The Fat of the Matter
“Cholesterol and Heart Disease: The Fat of the Matter” was the title of a presentation at UKZN by visiting United States Academic, Professor Ishwarlal Jialal.
The focus of the talk was on low density liproprotein (LDL) as the fat that matters.
Jialal specialises in cardiovascular diseases and endocrinology, especially diabetes, and is currently the Director of the Laboratory for Atherosclerosis and Metabolic Research at the University of California. He is also a Distinguished Professor of Internal Medicine in the Division of Endocrinology, Metabolism and Diabetes and the Stowell Endowed Chair of Experimental Pathology.
‘LDL cholesterol and diabetes are major risk factors for cardiovascular disease. As your total cholesterol goes over 200mg/dl (5.2 milliMolar), there is exponential increase in cardio vascular (CV) mortality,’ said Jialal.
South Africa has a very high rate of cardiovascular disease (CVD) which is the leading cause of death in middle-aged and older adults. A high level of bad or low density lipoprotein-cholesterol (LDL-C) is a major risk factor.
‘The primary prevention of high cholesterol is a diet that is low in saturated and trans-fats, calorie reduction and 150 minutes of exercise a week. Generally, these lifestyle changes need to be combined with statin therapy to prevent heart disease,’ said Jialal. ‘Statins are powerful drugs that can lower cholesterol levels and are backed by excellent clinical trial data showing benefit.
‘Cholesterol is important as a precursor for bile acids which are essential for fat absorption, steroidogenesis (cortisol, sex hormones etc) and integrity of cell membranes.
‘Lipoprotein molecules comprising protein and phospholipids allow for the transportation of lipids (fats) like cholesterol and triglycerides in the bloodstream.
‘Low-density lipoprotein (LDL) molecules are regularly referred to as bad cholesterol because they can transport their content of cholesterol molecules into the artery walls and attract macrophages, and thus drive atherosclerosis,’ he said.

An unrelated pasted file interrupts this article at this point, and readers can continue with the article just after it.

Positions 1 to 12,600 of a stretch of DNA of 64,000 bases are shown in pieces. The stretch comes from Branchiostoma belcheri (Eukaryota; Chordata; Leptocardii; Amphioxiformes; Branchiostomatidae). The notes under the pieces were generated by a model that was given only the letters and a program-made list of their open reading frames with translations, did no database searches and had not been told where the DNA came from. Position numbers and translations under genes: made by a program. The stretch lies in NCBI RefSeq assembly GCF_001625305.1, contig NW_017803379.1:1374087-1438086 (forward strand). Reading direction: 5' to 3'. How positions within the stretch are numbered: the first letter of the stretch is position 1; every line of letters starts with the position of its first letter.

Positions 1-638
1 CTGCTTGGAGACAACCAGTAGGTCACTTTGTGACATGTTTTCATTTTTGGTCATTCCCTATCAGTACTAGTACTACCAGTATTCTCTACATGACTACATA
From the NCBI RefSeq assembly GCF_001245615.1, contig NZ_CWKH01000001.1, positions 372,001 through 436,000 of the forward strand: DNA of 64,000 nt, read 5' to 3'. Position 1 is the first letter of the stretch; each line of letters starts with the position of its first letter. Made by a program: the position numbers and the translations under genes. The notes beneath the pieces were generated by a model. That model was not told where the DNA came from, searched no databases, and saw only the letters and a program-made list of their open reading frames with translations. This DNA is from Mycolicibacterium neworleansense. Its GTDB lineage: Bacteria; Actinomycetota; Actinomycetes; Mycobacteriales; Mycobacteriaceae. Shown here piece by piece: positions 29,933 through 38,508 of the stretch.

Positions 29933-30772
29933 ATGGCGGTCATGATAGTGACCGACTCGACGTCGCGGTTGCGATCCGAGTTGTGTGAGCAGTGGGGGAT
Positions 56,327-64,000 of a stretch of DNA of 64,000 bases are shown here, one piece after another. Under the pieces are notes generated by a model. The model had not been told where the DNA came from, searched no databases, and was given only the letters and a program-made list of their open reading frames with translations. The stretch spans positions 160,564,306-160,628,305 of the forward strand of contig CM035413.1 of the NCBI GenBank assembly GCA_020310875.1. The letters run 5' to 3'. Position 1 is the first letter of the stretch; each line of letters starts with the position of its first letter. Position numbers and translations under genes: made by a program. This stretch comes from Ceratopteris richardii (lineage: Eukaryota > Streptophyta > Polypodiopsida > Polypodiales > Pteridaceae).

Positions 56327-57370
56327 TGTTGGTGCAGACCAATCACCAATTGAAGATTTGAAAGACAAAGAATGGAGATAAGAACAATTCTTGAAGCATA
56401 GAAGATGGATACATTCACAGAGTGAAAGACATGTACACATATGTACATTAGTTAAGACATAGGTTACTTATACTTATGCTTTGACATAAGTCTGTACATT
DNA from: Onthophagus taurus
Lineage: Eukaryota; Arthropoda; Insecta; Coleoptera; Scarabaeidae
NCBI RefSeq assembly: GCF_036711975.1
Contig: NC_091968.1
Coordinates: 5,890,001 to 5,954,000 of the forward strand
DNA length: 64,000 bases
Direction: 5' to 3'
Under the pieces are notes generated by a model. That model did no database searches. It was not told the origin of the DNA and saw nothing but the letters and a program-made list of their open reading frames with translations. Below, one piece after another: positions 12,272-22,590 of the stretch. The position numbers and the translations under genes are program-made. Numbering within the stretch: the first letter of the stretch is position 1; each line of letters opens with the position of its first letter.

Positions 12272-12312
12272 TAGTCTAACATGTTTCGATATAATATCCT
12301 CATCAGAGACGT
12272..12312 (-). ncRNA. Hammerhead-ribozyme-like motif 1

Jialal carefully reviewed and emphasised the important role of inflammation from the early lesion of fat build up in the arteries until a heart attack, citing various biomediators including C-reactive protein (CRP).
‘CRP can be measured in the blood to assess CVD risk. Since LDL particles also transport cholesterol into the artery wall, they are retained there by arterial proteoglycans and attract macrophages that engulf the LDL particles and start the formation of plaques, increased levels are associated with atherosclerosis.
‘Blood tests typically report LDL-C, the amount of cholesterol contained in LDL. LDL-C is usually used to assess how much low density lipoproteins are driving the progression of atherosclerosis.’
He reviewed the various familial syndromes including Familial Hypercholesterolemia (FH) and Familial Combined Hyperlipidaemia (FCHL) resulting in premature heart disease including children with FH. He also cautioned that FCHL was the most common familial syndrome as is the “plague” of the Indian and possibly the White population and needed to be the target of future research in South Africa. He also discussed the role of a new protein, PCSK9 in cholesterol metabolism and premature heart disease.
* Professor Jialal specialises in cardiovascular diseases and endocrinology especially diabetes and is currently the Director of the Laboratory for Atherosclerosis and Metabolic Research. He is also Distinguished Professor of Internal Medicine in the Division of Endocrinology, Metabolism and Diabetes and the Stowell Endowed Chair of Experimental Pathology at the University of California, Davis Medical School, Sacramento, CA, USA.
- Zakia Jeewa